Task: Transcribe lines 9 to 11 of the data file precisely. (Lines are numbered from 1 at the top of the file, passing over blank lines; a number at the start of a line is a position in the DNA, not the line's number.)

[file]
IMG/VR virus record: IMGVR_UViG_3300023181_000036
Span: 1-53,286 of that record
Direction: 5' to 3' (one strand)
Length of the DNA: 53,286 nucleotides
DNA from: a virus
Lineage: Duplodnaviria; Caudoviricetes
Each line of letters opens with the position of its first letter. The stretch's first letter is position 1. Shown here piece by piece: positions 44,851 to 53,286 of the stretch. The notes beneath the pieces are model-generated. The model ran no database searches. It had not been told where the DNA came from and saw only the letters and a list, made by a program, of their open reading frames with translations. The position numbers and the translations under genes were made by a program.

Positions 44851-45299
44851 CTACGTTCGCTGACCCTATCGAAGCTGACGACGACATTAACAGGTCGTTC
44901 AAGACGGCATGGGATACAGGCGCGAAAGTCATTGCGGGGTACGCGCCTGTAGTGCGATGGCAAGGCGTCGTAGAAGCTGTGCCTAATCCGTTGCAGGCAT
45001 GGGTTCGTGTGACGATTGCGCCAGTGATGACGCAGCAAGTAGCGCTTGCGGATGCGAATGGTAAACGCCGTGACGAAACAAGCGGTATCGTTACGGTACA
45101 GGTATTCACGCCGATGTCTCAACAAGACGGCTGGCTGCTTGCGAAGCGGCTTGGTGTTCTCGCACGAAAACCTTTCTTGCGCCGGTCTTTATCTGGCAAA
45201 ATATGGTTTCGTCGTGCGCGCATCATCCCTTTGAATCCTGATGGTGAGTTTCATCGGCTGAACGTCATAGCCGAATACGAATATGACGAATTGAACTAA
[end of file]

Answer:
44851 CTACGTTCGCTGACCCTATCGAAGCTGACGACGACATTAACAGGTCGTTC
44901 AAGACGGCATGGGATACAGGCGCGAAAGTCATTGCGGGGTACGCGCCTGTAGTGCGATGGCAAGGCGTCGTAGAAGCTGTGCCTAATCCGTTGCAGGCAT
45001 GGGTTCGTGTGACGATTGCGCCAGTGATGACGCAGCAAGTAGCGCTTGCGGATGCGAATGGTAAACGCCGTGACGAAACAAGCGGTATCGTTACGGTACA